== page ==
He said, that was for me and it hit me. Right. Oh, it's not about the applause. It's not about the fanfare would, you could be saving somebody's life. Yeah. You don't know what he was going to say, that he might bite a pivot now and go in another direction because of that. And the tone was just talking about how much God loves you. You know, so you just never know. So just conquering fear and like he was saying was so important earlier. Once you conquer one, fear just keeps propelling, you know, snowballing. Well I can do that. I jumped off the diving board and I can, I can swim. Why wouldn't I jump off the high dive? That's true. Why wouldn't I? Yeah. And it progresses. Yeah. You grow as a person, you know, through all those, you know, and you're not always going to be successful either in those new challenges.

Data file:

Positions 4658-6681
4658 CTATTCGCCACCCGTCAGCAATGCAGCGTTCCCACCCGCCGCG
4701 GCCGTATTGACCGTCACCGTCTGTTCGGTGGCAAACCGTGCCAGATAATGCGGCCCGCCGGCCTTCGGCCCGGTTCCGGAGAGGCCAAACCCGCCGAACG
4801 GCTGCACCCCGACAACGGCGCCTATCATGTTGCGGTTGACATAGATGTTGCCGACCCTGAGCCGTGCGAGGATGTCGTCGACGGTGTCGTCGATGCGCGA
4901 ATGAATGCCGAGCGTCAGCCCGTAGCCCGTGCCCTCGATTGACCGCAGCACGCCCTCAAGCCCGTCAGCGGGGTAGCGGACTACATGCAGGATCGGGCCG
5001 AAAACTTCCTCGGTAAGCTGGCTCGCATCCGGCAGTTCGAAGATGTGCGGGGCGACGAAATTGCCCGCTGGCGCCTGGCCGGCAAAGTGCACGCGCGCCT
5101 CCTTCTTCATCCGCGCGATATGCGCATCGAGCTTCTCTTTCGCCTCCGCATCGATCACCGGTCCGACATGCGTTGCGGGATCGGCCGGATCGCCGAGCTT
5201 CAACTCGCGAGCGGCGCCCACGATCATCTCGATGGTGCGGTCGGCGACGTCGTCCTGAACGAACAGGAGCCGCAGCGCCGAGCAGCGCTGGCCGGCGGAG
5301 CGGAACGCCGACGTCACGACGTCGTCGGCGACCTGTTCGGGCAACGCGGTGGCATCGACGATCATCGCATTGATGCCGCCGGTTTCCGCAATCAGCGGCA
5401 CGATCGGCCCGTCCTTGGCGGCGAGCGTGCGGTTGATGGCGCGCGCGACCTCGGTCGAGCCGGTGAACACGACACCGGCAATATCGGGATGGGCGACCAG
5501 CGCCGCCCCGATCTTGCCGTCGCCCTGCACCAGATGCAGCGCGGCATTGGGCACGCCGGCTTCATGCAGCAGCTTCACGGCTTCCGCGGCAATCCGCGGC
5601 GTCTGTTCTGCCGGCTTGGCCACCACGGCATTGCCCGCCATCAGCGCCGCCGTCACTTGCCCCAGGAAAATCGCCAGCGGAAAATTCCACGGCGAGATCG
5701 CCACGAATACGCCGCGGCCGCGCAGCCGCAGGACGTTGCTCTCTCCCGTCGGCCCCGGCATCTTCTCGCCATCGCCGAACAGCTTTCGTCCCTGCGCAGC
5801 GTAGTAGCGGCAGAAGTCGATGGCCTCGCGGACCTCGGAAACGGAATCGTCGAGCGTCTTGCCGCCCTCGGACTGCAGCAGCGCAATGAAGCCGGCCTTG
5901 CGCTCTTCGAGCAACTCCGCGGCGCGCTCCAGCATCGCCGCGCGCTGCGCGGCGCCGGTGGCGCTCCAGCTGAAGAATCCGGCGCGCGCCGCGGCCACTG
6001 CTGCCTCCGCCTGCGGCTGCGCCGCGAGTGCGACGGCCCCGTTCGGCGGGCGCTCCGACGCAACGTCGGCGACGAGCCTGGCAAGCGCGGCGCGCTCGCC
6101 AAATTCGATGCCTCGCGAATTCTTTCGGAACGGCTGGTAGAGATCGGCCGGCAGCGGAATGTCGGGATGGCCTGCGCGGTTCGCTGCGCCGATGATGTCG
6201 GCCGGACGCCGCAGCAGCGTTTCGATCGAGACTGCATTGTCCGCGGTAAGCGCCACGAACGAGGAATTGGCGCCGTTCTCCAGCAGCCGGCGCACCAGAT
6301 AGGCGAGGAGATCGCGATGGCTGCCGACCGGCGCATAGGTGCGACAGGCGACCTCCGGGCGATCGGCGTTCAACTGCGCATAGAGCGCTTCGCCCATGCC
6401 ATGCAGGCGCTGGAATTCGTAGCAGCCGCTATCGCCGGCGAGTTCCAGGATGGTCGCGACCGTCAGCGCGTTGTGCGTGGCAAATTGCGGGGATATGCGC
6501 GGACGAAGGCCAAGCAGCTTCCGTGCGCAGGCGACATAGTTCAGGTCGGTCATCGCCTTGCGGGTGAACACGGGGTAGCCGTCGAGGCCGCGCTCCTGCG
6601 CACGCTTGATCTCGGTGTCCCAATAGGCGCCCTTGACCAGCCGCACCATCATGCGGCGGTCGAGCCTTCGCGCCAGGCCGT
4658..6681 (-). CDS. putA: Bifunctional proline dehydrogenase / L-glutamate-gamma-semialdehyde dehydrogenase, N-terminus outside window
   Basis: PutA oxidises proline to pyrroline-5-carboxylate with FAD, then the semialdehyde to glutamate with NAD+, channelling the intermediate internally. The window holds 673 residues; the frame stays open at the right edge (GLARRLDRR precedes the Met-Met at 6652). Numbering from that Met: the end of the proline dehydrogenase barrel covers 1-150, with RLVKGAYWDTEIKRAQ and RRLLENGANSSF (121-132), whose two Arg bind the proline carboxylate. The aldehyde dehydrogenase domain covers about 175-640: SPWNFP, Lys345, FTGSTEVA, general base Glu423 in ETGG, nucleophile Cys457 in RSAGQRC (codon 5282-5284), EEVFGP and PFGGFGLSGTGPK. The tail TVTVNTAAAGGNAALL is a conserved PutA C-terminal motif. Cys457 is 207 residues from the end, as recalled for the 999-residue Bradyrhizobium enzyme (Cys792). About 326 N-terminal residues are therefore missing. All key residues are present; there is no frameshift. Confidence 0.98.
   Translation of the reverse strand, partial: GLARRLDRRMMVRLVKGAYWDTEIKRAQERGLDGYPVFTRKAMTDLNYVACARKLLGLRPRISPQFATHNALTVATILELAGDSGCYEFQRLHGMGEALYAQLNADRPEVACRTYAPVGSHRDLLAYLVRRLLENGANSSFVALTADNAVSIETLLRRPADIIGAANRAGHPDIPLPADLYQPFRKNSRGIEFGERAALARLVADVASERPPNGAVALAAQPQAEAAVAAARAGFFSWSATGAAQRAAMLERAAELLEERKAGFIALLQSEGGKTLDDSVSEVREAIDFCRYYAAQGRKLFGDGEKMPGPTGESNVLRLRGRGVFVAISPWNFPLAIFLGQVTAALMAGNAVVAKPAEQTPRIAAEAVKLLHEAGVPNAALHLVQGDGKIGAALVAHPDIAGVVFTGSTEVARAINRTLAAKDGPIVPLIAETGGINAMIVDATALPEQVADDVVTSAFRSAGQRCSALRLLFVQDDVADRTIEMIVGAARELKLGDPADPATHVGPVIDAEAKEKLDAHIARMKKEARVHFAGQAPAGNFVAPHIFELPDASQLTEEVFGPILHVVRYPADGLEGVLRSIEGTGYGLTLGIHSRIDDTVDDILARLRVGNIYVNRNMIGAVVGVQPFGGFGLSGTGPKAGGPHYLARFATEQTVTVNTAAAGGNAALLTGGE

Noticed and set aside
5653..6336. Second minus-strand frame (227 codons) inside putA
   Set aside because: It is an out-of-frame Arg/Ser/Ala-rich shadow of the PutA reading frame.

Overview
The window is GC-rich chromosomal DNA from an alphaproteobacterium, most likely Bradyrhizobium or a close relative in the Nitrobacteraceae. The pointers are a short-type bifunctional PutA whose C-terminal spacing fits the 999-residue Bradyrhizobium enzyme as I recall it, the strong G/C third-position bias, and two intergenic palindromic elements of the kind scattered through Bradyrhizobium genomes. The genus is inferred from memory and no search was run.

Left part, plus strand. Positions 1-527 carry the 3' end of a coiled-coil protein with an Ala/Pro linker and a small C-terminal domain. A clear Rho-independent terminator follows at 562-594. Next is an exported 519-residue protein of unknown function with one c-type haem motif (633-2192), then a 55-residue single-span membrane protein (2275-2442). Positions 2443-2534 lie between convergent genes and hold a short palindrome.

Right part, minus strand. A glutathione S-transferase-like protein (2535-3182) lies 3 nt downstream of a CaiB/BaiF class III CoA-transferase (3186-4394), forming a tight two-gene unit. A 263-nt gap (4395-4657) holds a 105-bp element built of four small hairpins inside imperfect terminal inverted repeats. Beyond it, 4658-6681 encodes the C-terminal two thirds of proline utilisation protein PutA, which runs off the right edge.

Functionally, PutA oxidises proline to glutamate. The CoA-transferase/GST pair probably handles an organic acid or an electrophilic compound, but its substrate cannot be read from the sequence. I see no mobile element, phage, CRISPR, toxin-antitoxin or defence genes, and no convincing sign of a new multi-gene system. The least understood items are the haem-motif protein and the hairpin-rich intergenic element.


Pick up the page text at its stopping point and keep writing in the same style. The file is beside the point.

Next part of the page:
Yeah. Sometimes like man didn't work something. Exactly. You might, but you might learn something that's going to take you to the next challenge. Absolutely. God wanted you to be and you might be very successful. And I've never seen anyone that I considered successful, whether it was financially, emotionally, socially, that didn't conquer fear all the time. The most fearful people are the ones who just stay in one vein. You're right. So I really don't, I hate it here. Just holds you back from so much. She does. It is. Well I think we have a good action step so that, yeah, thank you. People audience out there. You need to go write three things you're afraid of. Right. And pick one and try to do maybe some kind of step around that where the swimming pool is in your neighborhood. Exactly. You guys know what the largest, the biggest fear on the planet is more so than death. Public speaking. Yes. Yes. If you can do that. Cause I teach public speaking too and that one, that one right there, people were like, Oh man, it's big deal. I'm